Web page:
The government will soon establish an inspectorate to prevent dumping of substandard products into the market, a senior government official has said.
The National Inspectorate and Competition Authority (NICA) will take up quality inspection of products currently undertaken by the Rwanda Bureau of Standards as well as anti-competitive behaviour in trade that is overseen by the Ministry of Trade and Industry.
The RBS Director General, Mark Bagabe Cyubahiro, said his institution has been overwhelmed in developing, disseminating, educating stakeholders on the value of quality and safety standards, while at the same time, enforcing standards through inspection of imports, industry and market surveillance.
“In essence, RBS has been combining non-regulatory (standards development) and regulatory functions (standards enforcement via inspections), indicating a conflict of interest,” he explained.
Bagabe said the separation of regulatory and non-regulatory functions would translate into more efficiency using more and skillful staff.
He is optimistic that the efficiency through separation of powers, staff numbers and quality through training will be reflected in the market of quality products.
Staffing of inspection body is projected to be an ongoing process with an initial 45 hired in the financial year 2012/13 with the number set to rise to 125 by 2015/2016, while RBS employees will go up from current 84 to 249 at the same period.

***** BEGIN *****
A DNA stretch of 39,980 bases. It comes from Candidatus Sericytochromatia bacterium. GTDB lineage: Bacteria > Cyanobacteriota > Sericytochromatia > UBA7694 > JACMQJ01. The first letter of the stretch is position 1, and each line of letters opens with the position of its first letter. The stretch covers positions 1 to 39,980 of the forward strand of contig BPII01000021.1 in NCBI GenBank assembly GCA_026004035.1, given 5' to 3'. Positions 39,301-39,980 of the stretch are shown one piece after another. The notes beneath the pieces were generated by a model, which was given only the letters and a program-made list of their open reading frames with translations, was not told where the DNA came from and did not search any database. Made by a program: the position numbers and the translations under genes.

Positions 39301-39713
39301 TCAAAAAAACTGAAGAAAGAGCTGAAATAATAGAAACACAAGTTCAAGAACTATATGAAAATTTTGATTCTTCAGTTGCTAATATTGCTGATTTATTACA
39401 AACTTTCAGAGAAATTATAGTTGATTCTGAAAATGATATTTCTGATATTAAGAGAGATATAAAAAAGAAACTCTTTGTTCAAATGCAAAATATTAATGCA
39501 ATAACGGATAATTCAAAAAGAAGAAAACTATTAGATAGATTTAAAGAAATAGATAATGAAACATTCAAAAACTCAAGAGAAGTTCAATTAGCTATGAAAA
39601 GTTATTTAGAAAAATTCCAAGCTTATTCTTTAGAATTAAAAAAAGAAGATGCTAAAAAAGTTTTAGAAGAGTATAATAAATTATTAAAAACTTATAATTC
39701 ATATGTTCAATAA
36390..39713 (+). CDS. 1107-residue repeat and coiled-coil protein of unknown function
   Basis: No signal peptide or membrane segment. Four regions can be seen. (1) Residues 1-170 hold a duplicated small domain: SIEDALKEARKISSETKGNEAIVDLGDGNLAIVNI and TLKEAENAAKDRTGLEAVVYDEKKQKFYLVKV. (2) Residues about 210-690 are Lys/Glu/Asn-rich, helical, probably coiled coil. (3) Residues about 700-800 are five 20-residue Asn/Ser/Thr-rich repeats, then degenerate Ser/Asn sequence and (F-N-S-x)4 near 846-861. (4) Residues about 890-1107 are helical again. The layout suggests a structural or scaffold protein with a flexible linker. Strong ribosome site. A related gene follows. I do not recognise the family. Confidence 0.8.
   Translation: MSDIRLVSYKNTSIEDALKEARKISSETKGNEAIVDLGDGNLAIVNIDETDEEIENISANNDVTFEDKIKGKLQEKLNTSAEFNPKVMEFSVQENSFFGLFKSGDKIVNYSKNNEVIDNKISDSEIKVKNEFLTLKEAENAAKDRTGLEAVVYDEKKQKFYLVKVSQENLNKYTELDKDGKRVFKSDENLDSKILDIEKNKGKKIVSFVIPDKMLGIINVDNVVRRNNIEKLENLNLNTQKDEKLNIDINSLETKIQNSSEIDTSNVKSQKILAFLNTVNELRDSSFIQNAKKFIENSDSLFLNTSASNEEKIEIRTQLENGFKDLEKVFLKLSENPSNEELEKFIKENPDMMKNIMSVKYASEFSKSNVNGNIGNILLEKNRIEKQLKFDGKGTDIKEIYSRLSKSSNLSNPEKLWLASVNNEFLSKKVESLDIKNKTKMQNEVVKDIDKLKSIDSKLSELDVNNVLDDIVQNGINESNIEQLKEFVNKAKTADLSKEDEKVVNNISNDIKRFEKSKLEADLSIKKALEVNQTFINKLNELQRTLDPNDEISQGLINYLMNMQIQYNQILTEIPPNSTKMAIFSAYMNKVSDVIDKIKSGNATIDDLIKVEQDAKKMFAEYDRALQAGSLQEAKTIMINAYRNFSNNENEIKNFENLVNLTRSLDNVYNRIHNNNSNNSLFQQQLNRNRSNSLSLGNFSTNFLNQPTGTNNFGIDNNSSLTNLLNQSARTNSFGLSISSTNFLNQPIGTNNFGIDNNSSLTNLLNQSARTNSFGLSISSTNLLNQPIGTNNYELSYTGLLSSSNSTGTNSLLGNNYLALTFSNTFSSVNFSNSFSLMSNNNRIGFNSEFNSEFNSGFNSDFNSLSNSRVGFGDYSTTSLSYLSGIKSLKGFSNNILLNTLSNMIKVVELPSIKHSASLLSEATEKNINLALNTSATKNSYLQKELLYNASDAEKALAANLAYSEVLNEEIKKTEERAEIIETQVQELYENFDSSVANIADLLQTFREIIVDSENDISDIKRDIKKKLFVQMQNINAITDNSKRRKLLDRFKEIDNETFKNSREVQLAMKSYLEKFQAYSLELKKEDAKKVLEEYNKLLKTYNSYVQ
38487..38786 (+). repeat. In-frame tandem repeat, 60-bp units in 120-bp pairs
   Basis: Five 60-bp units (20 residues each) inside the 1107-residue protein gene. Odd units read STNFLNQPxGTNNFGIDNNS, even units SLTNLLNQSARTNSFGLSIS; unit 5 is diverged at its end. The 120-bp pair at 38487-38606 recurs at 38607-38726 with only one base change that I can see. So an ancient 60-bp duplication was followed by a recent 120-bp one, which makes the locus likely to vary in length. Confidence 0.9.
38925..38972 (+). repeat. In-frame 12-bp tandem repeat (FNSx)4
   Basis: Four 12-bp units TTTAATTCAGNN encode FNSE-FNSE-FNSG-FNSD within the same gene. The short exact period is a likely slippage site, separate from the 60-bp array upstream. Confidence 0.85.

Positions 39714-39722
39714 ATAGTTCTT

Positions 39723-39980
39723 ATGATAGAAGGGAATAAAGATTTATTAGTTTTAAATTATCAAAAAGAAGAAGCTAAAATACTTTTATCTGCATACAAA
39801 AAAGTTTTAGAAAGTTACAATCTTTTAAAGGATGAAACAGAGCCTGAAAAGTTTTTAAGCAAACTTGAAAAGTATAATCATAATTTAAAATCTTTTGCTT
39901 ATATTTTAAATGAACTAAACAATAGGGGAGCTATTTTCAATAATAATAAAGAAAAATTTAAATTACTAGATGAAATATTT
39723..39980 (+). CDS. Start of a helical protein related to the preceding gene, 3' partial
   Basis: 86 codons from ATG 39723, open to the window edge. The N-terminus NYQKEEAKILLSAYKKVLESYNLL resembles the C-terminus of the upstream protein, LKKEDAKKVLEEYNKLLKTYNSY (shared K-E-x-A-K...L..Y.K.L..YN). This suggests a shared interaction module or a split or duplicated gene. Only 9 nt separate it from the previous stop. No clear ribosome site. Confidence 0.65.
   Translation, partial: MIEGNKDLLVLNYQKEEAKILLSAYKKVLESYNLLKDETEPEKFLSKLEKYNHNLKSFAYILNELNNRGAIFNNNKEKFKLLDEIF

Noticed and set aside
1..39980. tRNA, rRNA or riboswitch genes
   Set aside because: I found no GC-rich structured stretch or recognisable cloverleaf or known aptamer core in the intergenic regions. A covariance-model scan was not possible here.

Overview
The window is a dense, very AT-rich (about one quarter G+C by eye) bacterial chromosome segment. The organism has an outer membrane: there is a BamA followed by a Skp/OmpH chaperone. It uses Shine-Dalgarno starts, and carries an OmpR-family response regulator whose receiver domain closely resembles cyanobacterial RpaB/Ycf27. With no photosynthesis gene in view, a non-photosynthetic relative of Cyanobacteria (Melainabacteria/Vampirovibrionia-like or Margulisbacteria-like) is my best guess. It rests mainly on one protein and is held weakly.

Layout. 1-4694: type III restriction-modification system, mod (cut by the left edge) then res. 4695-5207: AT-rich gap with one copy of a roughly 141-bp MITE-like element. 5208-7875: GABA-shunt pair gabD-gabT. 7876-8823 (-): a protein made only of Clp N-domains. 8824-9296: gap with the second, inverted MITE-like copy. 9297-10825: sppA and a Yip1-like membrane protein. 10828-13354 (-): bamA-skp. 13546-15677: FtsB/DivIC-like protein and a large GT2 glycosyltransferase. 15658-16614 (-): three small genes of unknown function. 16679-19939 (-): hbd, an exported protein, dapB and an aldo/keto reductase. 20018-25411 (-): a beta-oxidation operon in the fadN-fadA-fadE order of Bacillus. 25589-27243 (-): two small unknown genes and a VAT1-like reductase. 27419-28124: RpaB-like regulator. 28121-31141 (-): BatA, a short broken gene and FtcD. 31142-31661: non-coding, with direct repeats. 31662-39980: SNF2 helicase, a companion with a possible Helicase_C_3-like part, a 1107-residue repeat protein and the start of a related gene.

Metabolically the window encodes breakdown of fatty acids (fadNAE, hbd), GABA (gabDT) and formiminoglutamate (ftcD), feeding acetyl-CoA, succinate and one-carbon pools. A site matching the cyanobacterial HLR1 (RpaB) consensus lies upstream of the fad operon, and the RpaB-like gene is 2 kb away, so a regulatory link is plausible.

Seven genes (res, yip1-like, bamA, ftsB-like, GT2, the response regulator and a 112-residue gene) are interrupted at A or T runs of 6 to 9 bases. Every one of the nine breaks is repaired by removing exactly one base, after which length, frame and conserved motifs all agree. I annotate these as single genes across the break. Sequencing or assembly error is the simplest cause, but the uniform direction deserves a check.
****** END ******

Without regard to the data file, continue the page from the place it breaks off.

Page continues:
“This will translate into better uptake of quality and safety standards and certification of more Rwanda products and services enabling these to be more competitive on the local and global markets,” he stressed.
There are 5,000 priority standards that have to be aligned with EAC standards and only 1,500 have been aligned, a challenge that is hampering trade within the region, a move attributed to lack of awareness on the importance of certification and complying with international standards.
Available information from RBS indicates that since 2002, RBS has certified only 60 products with 29 products having been certified last year, with over 700 products and services standards identified by RBS.
To date, RBS has only six staffers deployed at the country’s border points of Rusumo bordering Tanzania in Eastern Province, Kagitumba on the Rwanda-Uganda border in Eastern Province Gatuna, Cyanika border in Northern Province that borders Uganda, as well as Rubavu and Rusizi that border –the DR Congo.
It is reported that with the establishment of NICA, staff numbers would rise at the existing borders as well as new border posts including Buziba, Nemba, Kanyaru Ruhwa, Kamanyola and Rusizi II in order to prevent dumping of substandard products into the country.
The decision is part of the implementation of the 2010 Rwanda Quality Policy which stipulates the reform of Rwanda National Quality infrastructure.
The reforms include the proposed architectural design of Rwanda quality infrastructure which constitutes of National Standards Body (NSB), National Quality Testing Laboratories (NQTL), and National Certification Services (NCS) with an affiliated National Metrology Organisation (NMO).
“It is envisioned that the four may have an arching management to allow for more efficient, cost-effective transition to independent bodies if proved necessary,” Bagabe said.
The reforms are tailored towards reducing substandard products and improving competitiveness of local food exports to domestic, regional and global markets.
RBS says there has been a significant decline in sub standard or counterfeit products on the local market due to the efforts of the standards body.